I have been contacted by a number of constituents re their employment circumstances.
Readers should be aware that in Britain today 1 million people in work, at least 2000 of them in the Mansfield area, have no fixed income or fixed hours of work with their employer.
At least 50% of them are under 30 years of age, earn between £6-£8 per hour and are paid an income of less than £500 per month. Zero hours contracts are the latest mutation in such precarious employment practices, which are increasing the casualness of labour and expending employment practices such as bogus self-employment, as a way of cutting employment costs.
Such contracts are often found alongside of agency worker’s agreements which contain fewer rights in the workforce.
One of the key areas that is causing concern is the rise in franchising.
This type of business arrangement is becoming increasingly common in the high street, particularly amongst fast food outlets.
Cuts in local authority budgets are also extenuating their use as some councils seek to reduce their costs by outsourcing services, often to the lowest bidder.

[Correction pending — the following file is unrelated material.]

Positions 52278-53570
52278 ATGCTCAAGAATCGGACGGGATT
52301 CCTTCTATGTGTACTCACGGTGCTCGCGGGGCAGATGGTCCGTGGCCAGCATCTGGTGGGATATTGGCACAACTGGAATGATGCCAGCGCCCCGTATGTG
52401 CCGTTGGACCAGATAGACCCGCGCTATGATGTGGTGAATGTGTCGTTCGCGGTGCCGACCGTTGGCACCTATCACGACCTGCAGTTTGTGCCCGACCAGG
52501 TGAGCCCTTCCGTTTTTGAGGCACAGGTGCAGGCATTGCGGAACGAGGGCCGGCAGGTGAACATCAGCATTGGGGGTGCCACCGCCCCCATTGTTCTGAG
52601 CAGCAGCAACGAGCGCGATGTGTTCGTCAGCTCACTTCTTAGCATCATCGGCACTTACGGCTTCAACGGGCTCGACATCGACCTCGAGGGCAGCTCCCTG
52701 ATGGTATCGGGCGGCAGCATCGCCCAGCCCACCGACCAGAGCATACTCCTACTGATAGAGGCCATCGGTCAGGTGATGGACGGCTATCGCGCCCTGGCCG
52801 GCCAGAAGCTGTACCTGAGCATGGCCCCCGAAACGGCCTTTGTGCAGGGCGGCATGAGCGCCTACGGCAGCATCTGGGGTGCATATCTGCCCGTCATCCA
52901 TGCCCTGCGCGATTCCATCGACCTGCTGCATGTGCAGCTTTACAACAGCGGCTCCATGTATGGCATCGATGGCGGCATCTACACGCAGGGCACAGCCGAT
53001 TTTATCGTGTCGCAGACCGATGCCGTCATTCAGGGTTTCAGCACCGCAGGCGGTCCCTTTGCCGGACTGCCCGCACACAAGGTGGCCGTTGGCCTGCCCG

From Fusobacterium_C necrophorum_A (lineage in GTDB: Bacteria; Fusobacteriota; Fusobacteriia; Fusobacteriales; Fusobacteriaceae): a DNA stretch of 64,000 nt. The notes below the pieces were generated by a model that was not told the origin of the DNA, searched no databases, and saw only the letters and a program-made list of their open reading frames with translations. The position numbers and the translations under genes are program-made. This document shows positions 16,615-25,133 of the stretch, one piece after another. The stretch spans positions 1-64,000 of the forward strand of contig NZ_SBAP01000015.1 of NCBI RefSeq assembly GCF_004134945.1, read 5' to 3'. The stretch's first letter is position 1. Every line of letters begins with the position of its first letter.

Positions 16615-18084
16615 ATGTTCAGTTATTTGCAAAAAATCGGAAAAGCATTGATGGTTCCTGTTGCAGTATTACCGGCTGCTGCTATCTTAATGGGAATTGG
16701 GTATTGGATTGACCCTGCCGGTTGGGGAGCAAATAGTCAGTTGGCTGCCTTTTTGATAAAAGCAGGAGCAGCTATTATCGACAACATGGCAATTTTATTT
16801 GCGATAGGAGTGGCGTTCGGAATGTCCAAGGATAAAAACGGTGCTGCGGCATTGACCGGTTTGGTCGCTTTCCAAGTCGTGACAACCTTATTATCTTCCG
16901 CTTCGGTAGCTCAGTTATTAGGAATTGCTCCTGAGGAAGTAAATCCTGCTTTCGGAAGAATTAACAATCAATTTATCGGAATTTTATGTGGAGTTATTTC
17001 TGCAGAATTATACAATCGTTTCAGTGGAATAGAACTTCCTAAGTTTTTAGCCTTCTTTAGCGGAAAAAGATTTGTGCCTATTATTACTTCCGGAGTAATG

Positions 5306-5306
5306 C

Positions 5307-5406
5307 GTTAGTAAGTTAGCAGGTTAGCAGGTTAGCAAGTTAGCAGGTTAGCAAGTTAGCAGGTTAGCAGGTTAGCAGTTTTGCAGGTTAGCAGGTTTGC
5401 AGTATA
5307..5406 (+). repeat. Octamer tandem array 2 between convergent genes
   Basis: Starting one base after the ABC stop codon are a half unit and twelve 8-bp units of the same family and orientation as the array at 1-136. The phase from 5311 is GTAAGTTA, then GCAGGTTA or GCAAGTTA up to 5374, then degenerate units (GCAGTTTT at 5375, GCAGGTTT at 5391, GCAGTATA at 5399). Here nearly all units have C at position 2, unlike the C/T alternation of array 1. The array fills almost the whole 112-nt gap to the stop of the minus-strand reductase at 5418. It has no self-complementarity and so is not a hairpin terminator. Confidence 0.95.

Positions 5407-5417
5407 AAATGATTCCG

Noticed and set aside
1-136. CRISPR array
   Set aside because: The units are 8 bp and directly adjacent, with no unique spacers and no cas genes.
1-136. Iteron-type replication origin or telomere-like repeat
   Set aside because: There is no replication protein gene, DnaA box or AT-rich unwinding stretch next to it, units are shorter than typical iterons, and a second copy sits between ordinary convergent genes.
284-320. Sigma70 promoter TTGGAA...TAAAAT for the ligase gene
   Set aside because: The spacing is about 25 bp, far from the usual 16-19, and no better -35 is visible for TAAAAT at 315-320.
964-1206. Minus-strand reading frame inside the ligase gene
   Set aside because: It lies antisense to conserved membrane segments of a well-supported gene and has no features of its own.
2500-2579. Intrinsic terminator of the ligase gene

A halt needs to be called on this accelerating culture which isn’t good for the area, or local people caught up on it.
At best, it’s a subsidy on employment costs with the state picking up the tab with employees whom cannot live on their meagre wages.
The law needs to be changed to define employees at work to ensure delivery of the national minimum wage and associated rights such as holidays, maternity and sick pay.
We also need to revoke changes to employment tribunal fees which have priced out justice for workers who now have to pay £1,200 to access and determine their rights.
Finally Government at both local and national levels should in future only award contracts to employers, including themselves, who commit to fair employment practices.
Sir Alan Meale MP
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